And many, many other stories, of women who have lost their children, young men who try to adapt as Arabs in Israel, betrayals and ingratitudes, and sometimes just the surprising courage of those who insist on living and protecting what they can of their families. In the end, after 7 months of Khaleel's one-side conversations with the inert hero, he slips out of the "hospital" to fetch photographs from Yunis's apartment, thinking they may help restore him to consciousness — photos of Yunis's long-suffering wife Naheeleh, of his children and many grandchildren, half a dozen of them also named Yunis. He is stopped on a deserted street of Shatila by a woman in black with a black scarf, like the spirit woman who had so frightened Yunis on one of his earlier adventures; she asks him for the house of Elias El Roumi — but Khaleel tells her there is no Elias (a Christian name) in all of Muslim Shatila; she asks for a hotel to spend the night, but there is no hotel in Shatila, either, but she accepts his offer to spend the night in Khaleel's house — a magical encounter where he is fed and touched by the womanhood he has been longing for, but when he awakens in the morning, there is no trace of her. This is the last of the many tales, the character's visit by the unseen Elias El Roumi, Elias Khoury, the author who has from the beginning been hovering around these stories and is occasionally glimpsed, once as the old man El Khouri of the House of Ice, and in other guises. A delightful, marvelous, terribly sad invitation to reflect on and review this whole terrible saga of two peoples, Jews and Palestinians, each unwilling or unable to hear the other's story.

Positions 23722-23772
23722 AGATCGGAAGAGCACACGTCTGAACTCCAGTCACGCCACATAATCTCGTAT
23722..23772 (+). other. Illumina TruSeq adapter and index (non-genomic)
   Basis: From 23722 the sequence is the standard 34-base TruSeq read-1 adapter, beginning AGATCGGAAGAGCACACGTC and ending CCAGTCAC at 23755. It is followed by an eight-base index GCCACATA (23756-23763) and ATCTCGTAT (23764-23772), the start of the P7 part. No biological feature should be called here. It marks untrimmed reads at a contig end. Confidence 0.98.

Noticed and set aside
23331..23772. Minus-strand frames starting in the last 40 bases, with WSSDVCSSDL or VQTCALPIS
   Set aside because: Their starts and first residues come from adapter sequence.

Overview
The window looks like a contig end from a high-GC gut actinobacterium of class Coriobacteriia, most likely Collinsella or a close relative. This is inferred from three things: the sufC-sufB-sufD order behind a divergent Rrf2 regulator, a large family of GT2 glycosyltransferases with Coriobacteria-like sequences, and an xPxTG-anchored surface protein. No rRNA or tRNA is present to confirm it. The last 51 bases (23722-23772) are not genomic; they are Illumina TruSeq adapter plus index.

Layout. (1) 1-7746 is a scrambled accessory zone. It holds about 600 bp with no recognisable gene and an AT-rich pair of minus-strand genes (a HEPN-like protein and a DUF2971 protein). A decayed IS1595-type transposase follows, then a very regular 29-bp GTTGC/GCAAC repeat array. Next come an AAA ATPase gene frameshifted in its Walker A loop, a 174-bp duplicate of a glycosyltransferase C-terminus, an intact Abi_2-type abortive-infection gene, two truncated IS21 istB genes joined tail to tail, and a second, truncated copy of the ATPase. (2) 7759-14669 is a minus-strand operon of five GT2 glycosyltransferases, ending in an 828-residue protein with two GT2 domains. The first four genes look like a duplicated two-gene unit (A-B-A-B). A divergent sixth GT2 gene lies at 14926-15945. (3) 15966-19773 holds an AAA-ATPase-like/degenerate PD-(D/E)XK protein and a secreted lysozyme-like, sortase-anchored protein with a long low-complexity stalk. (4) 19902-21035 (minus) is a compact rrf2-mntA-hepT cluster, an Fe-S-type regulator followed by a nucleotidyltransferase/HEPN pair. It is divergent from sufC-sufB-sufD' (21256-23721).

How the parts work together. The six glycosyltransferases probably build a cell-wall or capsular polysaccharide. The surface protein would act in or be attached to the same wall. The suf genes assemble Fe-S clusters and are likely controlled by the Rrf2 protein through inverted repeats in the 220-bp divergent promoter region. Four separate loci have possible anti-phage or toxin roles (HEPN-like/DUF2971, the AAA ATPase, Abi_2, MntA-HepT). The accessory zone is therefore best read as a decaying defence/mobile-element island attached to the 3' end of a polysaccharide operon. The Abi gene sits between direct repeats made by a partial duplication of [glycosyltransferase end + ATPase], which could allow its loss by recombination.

View all my reviews
For a much more comprehensive review of this book and of its context in the life and work of Elias Khoury, see this excellent report by Jeremy Harding:

Jeremy Harding goes to Beirut to meet the novelist Elias Khoury: ‘Before everything else, a writer of stories’ � LRB 16 November 2006